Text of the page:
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Author Topic: BlinkM project with Audio as analog input  (Read 1306 times)
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Hey Guys,

Let me start by saying I am really really new at electronics.  I went into this project barely knowing what a resistor is.  I am trying to build a coffee table that uses BlinkM LEDs and an arduino uno board.  I have attached the schematic that I just finished designing and was wondering if someone could take a look at it and check my work.  I have three potentiometers to use as controls for color brightness etc.  I also have an 1/8" Audio Jack that I would like to use as analog input to make the LEDs pulse to music.  I was hoping someone would take a look at this and double check my work before I sink a ton of money into buying everything I need and finding out it doesn't work. smiley

Thanks in advance!

* LED Table Schematic (Schematic).pdf (23.95 KB - downloaded 17 times.)
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Okay, so you've got +5 & Gnd across  the pots, with the wipers going into analog inputs.
You've +5 & gnd going out to the LEDs, with pull up resistors on the other 2 pins, apparently those 2 pins are arduino outputs.
With no code, is hard to say. I'll go look up BlnkM and see what it does.

There's a transistor which I am not really what is supposed to be doing.
Is A0 an input also?
If so the transistor may be an attempt at an amplifier, but I don't think it will work like this. You've got 5V on the collector, yet no current will flow unless the emitter is low and the base gets driven high. And then if you do that, you will smoke A0 as an output since you have no current limiting built in.
The TIP131 is a power driver amplifier, not really the part you want here.

I think what you want to do is look up inverting amplifier and envelope follower circuits and sample that as an input to make decisions on.
BJT transistors are current controlled devices,
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Out of curiosity, why wouldn't you go with regular rgb leds and led driver chip for a tiny fraction of the cost?
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Reading the BlinkM datasheet, it does lots of neat stuff via serial commands (via the Wired library I assume?).
Just need to get your audio input worked out.
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Nothing that can't be accomplished with the arduino though. All the blinkm is is an attiny45 and an rgb led. Why would you use 12 attiny's and spend over $100 in blinkm's when you can accomplish the same thing in software on one arduino with an led driver and some charlie/multiplexing?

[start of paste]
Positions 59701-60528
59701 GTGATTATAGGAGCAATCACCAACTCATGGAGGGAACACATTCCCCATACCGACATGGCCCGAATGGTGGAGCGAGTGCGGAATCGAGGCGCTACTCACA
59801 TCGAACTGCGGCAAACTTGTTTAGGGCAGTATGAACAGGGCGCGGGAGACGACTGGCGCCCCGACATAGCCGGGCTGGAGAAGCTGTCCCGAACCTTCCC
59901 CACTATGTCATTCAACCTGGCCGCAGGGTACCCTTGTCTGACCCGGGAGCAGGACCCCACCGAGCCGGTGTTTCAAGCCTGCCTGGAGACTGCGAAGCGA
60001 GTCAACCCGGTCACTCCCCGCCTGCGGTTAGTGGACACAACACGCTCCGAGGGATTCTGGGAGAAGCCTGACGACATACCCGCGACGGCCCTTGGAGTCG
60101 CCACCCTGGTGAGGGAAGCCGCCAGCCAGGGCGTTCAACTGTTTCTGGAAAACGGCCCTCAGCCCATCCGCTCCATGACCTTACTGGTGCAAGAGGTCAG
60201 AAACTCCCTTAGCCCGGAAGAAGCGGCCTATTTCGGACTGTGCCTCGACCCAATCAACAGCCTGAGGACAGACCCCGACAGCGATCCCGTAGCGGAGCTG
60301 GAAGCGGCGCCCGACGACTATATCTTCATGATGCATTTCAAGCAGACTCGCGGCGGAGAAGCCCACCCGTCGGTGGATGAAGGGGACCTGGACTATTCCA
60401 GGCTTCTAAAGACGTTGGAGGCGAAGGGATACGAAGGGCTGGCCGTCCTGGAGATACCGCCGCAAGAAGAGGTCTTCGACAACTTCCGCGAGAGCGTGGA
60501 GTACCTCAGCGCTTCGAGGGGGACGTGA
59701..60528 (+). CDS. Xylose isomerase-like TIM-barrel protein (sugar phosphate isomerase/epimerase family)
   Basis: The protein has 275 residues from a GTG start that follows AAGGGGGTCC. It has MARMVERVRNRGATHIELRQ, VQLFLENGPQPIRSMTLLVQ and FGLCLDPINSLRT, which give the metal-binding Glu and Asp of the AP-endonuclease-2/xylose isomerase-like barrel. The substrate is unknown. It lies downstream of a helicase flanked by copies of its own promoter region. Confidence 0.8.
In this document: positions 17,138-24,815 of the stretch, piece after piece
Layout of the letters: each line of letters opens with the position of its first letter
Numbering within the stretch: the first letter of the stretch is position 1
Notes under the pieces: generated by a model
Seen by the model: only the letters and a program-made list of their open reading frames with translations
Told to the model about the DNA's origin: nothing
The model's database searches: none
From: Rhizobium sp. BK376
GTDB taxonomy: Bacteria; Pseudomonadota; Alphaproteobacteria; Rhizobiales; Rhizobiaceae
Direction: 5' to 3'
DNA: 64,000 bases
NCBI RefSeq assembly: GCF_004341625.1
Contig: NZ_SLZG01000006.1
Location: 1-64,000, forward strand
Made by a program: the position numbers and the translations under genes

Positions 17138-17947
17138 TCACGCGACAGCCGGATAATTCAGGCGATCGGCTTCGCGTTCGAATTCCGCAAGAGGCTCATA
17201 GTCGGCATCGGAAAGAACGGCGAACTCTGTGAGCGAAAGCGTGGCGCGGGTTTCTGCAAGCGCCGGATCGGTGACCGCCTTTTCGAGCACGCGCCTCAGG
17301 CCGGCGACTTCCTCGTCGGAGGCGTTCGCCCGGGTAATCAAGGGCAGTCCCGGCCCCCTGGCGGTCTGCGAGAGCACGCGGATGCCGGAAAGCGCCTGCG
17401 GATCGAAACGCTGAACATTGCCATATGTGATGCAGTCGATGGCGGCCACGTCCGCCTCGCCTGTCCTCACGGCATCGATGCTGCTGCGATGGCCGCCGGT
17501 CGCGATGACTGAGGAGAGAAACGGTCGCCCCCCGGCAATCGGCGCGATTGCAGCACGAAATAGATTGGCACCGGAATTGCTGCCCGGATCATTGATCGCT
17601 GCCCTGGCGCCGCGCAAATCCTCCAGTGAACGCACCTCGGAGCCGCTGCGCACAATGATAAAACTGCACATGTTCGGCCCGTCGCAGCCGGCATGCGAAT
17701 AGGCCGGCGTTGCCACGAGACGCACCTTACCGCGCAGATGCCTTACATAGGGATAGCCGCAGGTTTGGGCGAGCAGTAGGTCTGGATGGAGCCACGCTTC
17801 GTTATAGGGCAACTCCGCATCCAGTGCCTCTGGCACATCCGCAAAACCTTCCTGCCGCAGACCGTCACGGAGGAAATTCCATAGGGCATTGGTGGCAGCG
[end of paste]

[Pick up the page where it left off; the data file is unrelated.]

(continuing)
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There are numerous ways to skin a cat! This may be a  little more money, but it sure eases assembly. Just install the BlinkMs and run 4 wires along.
Versus building up 12 circuit cards to be driven with multiple LED drivers, and then running at least 4 wires (R G B and return, or 5V and R G B).
I'd say is not a bad way to start.
Then the time can be spent figuring out the audio input circuit and the coding for the BlnkMs.
« Last Edit: February 13, 2011, 11:43:35 pm by CrossRoads » Logged

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While I certainly see your point, it just seems a little unnecessary to me. However, you are right that if this is the approach that the OP takes, it will definitely be much simpler and easier!
If that is the case, this IC seems to do the job, and then some. I could imagine having different LEDs or colors for the different frequencies http://www.sparkfun.com/products/10024 .

Also, I know that my idea is a dead one, but just in case someone uses it, 3 of these PWM chips could accomplish the same thing as the blinkm. http://www.sparkfun.com/products/10136 EDIT: You can get these as free samples from TI here: http://focus.ti.com/docs/prod/folders/print/tlc5940.html#samples
« Last Edit: February 13, 2011, 10:20:24 pm by bilbo » Logged

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I guess simplicity is the main reason I decided to use the blinkms.  When I first went into this project and started reading about controlling color changing LEDs it all seemed a bit overwhelming.  But when I found the blinkMs, I could finally wrap my head around what I needed to do and how I was going to program it (yes it does use the wired library btw).  Maybe if I can get this working then on my next project I will try to move into some more complex, but cheaper ways like you described, bilbo. smiley  But for now, my electronics knowledge basically consists of what I remember from my electronics science kit I used to play with when I was ten and what I have taught myself for this project. Working with individual ICs seems a bit over my head.  Thank you for the advice though.  I bookmarked those pages so that maybe in the future once I am a bit more advanced I can go that route and save some money.